Citations

Many of the citations below have been collected in an experimental project, CitEc, where a more detailed citation analysis can be found. These are citations from works listed in RePEc that could be analyzed mechanically. So far, only a minority of all works could be analyzed. See under "Corrections" how you can help improve the citation analysis.

Working papers

  1. John Ryding, 1990. "Housing finance and the transmission mechanism of monetary policy," Research Paper 9008, Federal Reserve Bank of New York.

    Cited by:

    1. Anton Brender & Florence Pisani, 1995. "L'« atterrissage en douceur » de l'économie américaine : vers un nouveau mode de conduite de la politique monétaire ?," Revue de l'OFCE, Programme National Persée, vol. 55(1), pages 171-209.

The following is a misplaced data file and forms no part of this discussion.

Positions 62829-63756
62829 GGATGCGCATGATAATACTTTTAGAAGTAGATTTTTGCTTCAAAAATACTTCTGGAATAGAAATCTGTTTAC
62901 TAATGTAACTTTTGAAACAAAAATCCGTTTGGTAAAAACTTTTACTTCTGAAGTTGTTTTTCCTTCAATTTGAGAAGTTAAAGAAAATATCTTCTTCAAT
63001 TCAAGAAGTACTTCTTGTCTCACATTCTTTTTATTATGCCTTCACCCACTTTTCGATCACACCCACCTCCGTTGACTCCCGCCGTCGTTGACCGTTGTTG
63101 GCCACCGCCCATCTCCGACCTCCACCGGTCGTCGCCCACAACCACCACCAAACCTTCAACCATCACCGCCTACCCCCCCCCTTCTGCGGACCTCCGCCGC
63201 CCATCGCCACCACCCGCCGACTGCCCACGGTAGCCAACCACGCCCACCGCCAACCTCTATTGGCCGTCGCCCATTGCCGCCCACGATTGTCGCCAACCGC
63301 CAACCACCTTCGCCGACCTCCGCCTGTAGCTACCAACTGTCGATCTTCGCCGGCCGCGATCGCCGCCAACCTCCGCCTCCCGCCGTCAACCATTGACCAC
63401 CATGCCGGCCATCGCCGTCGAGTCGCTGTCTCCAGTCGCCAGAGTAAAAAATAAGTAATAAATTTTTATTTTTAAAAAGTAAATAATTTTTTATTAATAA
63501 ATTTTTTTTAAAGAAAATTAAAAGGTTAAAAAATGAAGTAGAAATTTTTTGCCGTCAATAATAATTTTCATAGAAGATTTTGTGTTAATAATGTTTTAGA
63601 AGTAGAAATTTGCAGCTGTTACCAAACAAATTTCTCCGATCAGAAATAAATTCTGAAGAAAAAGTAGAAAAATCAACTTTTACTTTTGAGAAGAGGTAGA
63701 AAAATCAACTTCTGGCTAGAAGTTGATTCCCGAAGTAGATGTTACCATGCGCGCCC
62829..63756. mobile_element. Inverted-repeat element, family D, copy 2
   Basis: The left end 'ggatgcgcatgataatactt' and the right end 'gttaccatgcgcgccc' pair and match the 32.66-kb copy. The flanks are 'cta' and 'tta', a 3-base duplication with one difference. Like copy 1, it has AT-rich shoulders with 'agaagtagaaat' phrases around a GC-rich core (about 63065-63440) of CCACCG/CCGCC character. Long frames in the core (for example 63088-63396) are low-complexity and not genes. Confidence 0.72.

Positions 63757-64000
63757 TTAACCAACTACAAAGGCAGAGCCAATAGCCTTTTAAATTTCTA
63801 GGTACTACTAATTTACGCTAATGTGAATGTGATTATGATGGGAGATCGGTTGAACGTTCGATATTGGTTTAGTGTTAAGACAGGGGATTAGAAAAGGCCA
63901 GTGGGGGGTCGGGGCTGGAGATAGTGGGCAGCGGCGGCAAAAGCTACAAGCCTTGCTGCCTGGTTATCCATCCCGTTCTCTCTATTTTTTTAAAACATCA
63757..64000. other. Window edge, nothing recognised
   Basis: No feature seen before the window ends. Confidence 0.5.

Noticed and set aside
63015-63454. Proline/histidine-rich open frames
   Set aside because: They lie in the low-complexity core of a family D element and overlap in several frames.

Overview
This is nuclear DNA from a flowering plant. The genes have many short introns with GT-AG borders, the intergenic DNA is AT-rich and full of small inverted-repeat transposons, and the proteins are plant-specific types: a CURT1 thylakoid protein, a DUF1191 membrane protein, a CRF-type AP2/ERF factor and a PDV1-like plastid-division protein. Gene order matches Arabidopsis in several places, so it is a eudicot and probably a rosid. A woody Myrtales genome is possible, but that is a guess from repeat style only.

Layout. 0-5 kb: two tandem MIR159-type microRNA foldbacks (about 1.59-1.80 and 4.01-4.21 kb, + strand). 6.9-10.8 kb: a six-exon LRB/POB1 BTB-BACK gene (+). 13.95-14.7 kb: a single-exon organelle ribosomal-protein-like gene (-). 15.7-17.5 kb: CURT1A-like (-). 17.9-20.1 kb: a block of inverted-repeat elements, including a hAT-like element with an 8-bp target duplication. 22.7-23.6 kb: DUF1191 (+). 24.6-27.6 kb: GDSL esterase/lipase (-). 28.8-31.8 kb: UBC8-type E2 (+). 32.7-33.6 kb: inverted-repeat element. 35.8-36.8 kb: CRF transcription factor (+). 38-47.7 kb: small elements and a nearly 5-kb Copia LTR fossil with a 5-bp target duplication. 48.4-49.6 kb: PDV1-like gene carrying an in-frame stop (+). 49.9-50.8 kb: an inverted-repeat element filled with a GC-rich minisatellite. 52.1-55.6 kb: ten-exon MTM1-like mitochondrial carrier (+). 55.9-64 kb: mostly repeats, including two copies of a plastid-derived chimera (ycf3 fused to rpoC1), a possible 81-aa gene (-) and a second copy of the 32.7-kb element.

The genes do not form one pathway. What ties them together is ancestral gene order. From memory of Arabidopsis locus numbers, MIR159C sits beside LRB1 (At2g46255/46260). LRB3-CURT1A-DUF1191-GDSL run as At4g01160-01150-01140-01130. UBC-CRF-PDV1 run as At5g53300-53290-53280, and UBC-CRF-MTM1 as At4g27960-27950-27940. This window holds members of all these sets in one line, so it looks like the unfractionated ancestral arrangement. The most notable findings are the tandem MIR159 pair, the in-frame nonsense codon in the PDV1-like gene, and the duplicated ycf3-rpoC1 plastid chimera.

2. Hasan, Mohammad S. & Taghavi, Majid, 2002. "Residential investment, macroeconomic activity and financial deregulation in the UK: an empirical investigation," Journal of Economics and Business, Elsevier, vol. 54(4), pages 447-462.
    3. Karen E. Dynan & Douglas W. Elmendorf & Daniel E. Sichel, 2005. "Can financial innovation help to explain the reduced volatility of economic activity?," Finance and Economics Discussion Series 2005-54, Board of Governors of the Federal Reserve System (U.S.).
    4. Andrew J. Filardo, 1996. "The outlook for housing: the role of demographic and cyclical factors," Economic Review, Federal Reserve Bank of Kansas City, issue Q III, pages 39-61.